You may notice a few things these advertising materials have in common: They’re single images that allow for absorption of content and create space, combined with large fonts. Older people need less clutter visually. Distractions, many images, lots of small text do not appeal. We also recommend the use of positive content when marketing your company’s products and services.
“Compared with young adults, older people remember more positive than negative content, or show reduced memory for negative information.” – Elvira García-Bajos, Malen Migueles, and Alaitz Aizpurua, Sep 2017
Born after the Baby Boomers, somewhere between the years 1965 and 1980, this is a generation known to be busy, materialistic, and competitive. They are currently between 40-55 years old. Having grown up during the times of the Cold War and many political scandals, they have little confidence in institutions and organisations and don’t trust that they can rely on social security after retirement. The status orientated Generation X values contribution, feedback and autonomy.
Gen X is doing it all at once: Raising a family, paying off student debt and mortgage, and taking care of their aging Baby Boomer parents. It’s little surprising that their financial resources are somewhat limited. Yet, they are at the top of their career journeys, which gives them impressive influence over household and company decisions.
Having grown up with the rise of computer technologies, members of Gen X are usually tech-savvy. But Gen X also still reads newspapers, magazines and listens to the radio or watches TV. They spend roughly seven hours a week on Facebook – their favourite social media platform.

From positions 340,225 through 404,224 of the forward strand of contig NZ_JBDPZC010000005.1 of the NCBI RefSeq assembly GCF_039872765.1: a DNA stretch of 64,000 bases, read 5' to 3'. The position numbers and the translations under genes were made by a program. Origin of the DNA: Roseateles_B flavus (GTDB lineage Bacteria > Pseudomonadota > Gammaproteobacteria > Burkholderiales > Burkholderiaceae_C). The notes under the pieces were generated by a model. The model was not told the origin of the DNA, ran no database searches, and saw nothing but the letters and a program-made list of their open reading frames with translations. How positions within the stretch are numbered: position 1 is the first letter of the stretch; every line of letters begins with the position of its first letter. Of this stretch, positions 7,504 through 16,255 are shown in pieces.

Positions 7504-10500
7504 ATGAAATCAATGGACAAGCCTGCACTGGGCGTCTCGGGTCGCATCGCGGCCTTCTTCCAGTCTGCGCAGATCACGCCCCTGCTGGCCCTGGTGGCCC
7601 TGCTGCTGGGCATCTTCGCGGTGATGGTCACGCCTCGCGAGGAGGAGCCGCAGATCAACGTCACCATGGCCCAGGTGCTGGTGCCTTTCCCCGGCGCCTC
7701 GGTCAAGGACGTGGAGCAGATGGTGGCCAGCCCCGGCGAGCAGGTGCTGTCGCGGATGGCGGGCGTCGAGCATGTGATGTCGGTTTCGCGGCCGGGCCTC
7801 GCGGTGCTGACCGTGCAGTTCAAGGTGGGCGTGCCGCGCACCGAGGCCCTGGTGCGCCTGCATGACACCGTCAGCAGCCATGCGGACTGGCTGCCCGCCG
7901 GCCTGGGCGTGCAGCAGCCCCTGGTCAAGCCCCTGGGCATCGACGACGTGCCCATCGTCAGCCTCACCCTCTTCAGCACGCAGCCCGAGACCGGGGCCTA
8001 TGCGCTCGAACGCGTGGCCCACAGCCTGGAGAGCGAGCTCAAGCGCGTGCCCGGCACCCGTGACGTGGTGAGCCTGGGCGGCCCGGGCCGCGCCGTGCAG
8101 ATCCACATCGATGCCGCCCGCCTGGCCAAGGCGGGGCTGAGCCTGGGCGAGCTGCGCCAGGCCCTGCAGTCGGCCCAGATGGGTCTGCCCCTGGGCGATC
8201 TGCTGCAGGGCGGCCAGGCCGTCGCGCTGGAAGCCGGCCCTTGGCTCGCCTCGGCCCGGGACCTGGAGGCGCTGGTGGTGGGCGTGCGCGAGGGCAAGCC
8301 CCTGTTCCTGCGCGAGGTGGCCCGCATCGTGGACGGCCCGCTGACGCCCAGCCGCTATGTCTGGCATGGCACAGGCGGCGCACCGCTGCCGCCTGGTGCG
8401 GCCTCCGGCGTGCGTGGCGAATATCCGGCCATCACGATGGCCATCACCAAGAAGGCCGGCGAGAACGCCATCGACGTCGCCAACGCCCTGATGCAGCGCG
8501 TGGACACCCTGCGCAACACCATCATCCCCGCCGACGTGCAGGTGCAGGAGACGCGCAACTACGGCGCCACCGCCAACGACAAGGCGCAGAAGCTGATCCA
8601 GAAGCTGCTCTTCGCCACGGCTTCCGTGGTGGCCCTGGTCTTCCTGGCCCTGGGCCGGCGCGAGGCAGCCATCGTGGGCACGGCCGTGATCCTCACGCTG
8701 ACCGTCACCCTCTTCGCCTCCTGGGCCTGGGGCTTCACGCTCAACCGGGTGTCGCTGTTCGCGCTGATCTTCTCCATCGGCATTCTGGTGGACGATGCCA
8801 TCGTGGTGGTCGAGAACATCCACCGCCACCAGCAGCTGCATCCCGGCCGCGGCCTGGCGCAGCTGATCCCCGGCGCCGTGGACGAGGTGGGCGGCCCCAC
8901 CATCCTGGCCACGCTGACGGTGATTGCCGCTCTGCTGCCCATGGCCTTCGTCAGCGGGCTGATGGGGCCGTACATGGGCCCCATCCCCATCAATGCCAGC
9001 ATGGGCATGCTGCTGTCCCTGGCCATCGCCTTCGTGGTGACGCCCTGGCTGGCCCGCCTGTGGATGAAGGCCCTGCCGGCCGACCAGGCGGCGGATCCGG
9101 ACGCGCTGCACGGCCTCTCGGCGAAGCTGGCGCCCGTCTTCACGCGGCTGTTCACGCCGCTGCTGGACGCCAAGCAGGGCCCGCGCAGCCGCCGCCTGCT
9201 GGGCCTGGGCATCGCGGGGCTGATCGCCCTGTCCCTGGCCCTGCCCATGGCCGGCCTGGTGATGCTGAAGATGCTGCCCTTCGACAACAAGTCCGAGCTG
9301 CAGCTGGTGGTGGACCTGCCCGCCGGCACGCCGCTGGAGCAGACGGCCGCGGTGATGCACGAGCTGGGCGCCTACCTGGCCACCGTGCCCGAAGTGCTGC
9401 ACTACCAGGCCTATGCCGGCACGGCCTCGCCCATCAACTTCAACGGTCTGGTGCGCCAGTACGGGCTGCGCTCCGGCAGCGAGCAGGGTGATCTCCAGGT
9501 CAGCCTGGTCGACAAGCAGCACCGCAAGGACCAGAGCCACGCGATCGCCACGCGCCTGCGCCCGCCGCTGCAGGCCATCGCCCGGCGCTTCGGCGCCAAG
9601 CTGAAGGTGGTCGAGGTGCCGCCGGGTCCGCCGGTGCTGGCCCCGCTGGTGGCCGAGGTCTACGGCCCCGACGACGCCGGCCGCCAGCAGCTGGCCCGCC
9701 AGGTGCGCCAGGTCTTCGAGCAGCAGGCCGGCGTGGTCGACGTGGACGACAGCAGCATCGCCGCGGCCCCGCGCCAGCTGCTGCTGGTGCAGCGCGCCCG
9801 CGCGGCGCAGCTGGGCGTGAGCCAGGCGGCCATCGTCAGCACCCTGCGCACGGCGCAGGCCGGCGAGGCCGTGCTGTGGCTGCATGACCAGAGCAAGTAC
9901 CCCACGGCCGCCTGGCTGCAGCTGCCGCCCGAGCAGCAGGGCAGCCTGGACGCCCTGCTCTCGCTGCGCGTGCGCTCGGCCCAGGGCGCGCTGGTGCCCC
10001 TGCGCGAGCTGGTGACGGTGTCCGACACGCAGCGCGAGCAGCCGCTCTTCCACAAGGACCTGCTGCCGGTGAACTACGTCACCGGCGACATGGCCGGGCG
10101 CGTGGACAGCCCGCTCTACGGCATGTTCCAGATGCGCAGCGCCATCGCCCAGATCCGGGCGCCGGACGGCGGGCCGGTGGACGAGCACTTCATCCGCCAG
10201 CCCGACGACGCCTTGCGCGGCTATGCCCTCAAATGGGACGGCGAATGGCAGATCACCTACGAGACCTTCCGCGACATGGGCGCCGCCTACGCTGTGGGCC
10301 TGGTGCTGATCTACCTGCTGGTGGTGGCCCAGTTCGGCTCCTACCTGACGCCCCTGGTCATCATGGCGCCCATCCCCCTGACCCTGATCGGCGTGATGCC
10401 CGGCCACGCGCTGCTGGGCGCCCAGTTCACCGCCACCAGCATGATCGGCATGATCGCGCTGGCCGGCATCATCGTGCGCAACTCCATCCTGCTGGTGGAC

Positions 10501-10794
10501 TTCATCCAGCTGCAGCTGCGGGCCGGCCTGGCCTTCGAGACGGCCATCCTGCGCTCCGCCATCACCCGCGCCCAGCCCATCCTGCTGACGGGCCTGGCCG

Email marketing seems to be the best way to market to Generation X, the preferred channel by about 80 percent of Gen Xers. But busy as they are, it’s smart to keep it short and sweet with a clear call-to-action.
Generational values of Generation X:
- Status oriented
Similar to the Baby Boomers, Generation X is heavily brand loyal. We recommend you to consider loyalty programs, and memberships to maintain B2C relationships. You may also consider investing in smaller gifts and samples or vouchers for every first purchase to create a long-lasting bond with new customers.
Generation Y – Millennials
Born between 1980 and 1994 Millenials are frequently stamped as entitled, thanks to their parents’ constant appraisal. Now between 25 and 39 years old, they grew up with the technological explosion of the internet and social media, and the tragic events of 9/11 and their aftermath. Millennials are more idealistic and confrontational than their parents and are known to put social before economic issues. The generation of self-exploration pursuits a lifestyle of enjoyment, while trying to make a difference in the world.
To remain relevant in the minds of Millennials, brands are beginning to highlight their social commitment in their marketing efforts. TOMS is a great example of using these strategies effectively: From the very beginning, the company focused nearly all of its marketing efforts on its social purpose, making it impossible to think about the brand without thinking about its positive social impact too.
Many of the later-born Millennials still rely on their parents’ support and those entering a highly competitive workforce are struggling with massive student debts. They are often forced to postpone expensive purchases like weddings or their first home. It is this financial instability that also has them prefer access over ownership. Their preference for on-demand services such as Netflix and Spotify are just examples. Whilst 95 percent of Millennials still watch TV, Netflix edges out traditional cable as an entertainment source.